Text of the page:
And I’ve written plenty about the problems with romance novels and erotic novels that promote terrible ideas about sexuality. Look, this is a case of “Whoever is not with me is against me, and whoever does not gather with me scatters” (Matthew 12:30). Anything opposed to God’s design for sex is a problem we Christians need to address.

Anything opposed to God's design for sex is a problem we Christians need to address. Click To Tweet

I’m glad that secular research is catching up to what God has said all along. The momentary pleasure of viewing pornography is too high a price and robs you of what God intended when He created sex.

If you’re in this struggle right now — either yourself or your spouse — get help. No more dithering: Today is the day. Talk to your spouse. Confess to a godly confidant. Make an appointment with a counselor. Join an accountability group. Get on your knees before God.

Don’t let this ruin your sex life. Here are a few Christian-based sites you might want to visit:

XXX Church (porn recovery for men)
Covenant Eyes (internet accountability)
Dirty Girls Ministries (for women)

Also, don’t be naive about your kids. I’ve talked with my sons about this temptation, and they’ve estimated that 70-80% of guys in their high school watch porn regularly. They’re probably right, and I bet their parents have no idea. Speak regularly with your teenagers about what God desires for their lives, including their someday sex life — which starts with making right and wise decisions now. An anti-porn site aimed specifically at youth is Fight the New Drug (not Christian, but has good overall information).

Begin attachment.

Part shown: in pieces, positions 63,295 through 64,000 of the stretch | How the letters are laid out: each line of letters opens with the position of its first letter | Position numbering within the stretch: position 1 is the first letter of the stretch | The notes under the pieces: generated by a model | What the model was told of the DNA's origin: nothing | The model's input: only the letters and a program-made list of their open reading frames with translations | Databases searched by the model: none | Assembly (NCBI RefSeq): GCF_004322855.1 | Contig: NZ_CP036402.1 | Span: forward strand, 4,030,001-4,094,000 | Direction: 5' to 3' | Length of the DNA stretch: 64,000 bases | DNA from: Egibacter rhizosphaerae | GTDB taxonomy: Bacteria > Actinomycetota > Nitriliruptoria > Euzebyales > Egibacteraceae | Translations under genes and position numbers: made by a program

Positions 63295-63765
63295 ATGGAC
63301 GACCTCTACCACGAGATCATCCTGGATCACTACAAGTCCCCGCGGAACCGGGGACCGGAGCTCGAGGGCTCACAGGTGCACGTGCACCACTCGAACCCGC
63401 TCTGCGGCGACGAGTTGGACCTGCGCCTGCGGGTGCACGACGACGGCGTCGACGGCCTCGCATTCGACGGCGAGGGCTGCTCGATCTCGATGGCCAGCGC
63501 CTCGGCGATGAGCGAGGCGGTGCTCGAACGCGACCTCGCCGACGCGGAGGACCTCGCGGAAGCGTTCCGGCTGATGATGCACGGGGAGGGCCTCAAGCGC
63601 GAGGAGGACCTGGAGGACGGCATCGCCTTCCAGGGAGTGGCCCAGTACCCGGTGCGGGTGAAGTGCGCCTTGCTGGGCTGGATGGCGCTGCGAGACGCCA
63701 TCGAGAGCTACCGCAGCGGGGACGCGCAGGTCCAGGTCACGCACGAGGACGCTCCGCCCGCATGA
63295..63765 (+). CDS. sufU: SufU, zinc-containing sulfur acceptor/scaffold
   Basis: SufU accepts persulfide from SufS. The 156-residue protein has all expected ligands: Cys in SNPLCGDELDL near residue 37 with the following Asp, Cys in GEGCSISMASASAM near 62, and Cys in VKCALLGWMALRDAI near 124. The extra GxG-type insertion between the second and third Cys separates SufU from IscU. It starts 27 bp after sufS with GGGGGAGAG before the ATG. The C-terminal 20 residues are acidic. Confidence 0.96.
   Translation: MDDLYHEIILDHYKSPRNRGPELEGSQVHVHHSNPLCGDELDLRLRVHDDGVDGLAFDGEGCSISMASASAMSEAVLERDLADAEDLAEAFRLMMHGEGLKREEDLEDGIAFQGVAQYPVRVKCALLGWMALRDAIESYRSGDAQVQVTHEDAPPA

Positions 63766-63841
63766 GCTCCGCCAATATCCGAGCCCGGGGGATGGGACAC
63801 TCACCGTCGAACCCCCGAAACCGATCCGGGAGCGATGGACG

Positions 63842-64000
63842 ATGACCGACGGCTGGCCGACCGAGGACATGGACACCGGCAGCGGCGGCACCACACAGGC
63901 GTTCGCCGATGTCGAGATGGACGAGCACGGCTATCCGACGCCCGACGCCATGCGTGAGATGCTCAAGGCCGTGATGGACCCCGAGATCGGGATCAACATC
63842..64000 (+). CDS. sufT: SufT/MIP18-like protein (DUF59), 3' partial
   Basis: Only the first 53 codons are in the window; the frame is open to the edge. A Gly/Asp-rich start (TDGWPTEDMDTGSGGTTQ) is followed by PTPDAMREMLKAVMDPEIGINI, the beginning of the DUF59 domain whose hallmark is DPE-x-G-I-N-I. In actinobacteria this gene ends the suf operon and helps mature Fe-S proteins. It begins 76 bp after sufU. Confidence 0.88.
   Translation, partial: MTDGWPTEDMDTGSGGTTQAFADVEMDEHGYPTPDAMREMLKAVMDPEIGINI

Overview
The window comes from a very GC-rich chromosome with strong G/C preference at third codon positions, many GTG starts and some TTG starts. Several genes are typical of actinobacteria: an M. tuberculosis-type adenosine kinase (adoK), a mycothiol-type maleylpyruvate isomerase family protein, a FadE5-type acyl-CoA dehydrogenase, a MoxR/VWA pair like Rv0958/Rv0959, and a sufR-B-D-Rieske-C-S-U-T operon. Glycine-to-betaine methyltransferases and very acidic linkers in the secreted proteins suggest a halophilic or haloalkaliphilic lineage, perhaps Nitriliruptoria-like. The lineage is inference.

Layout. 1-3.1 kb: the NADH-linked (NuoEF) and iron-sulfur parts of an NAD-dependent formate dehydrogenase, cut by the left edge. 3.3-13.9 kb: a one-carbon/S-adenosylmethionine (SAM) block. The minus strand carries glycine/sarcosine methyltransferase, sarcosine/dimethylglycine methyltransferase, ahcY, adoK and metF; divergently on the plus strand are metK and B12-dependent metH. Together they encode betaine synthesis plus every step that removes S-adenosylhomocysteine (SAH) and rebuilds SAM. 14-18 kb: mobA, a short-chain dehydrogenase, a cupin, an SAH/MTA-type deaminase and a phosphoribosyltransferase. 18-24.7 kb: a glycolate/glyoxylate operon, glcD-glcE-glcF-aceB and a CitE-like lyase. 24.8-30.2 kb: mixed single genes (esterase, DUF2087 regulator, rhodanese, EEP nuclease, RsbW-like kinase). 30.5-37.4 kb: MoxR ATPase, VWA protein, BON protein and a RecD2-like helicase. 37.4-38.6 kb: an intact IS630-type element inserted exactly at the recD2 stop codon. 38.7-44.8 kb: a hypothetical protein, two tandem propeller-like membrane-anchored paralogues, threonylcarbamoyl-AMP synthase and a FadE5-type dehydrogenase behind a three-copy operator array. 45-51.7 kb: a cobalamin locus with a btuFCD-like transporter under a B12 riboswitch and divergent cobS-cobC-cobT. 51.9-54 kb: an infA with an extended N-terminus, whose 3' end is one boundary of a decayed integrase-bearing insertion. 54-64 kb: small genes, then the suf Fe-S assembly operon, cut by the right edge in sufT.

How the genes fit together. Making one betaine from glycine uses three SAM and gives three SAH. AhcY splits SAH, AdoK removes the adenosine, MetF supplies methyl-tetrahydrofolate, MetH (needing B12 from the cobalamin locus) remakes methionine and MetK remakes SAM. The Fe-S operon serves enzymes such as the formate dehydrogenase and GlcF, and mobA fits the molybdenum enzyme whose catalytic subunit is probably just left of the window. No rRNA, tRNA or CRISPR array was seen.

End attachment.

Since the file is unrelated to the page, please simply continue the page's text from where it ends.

As Christians and Churches, we need to stay well-informed and outspoken against anything so against God’s design for His children and for sex in marriage. This isn’t simply a cause for us to take up and pat ourselves for doing the right thing. Our denunciation of pornography and erotica is about saving individuals, marriages, and souls.

*The Time article is available online only to subscribers. I read the article by accessing the magazine at my local library.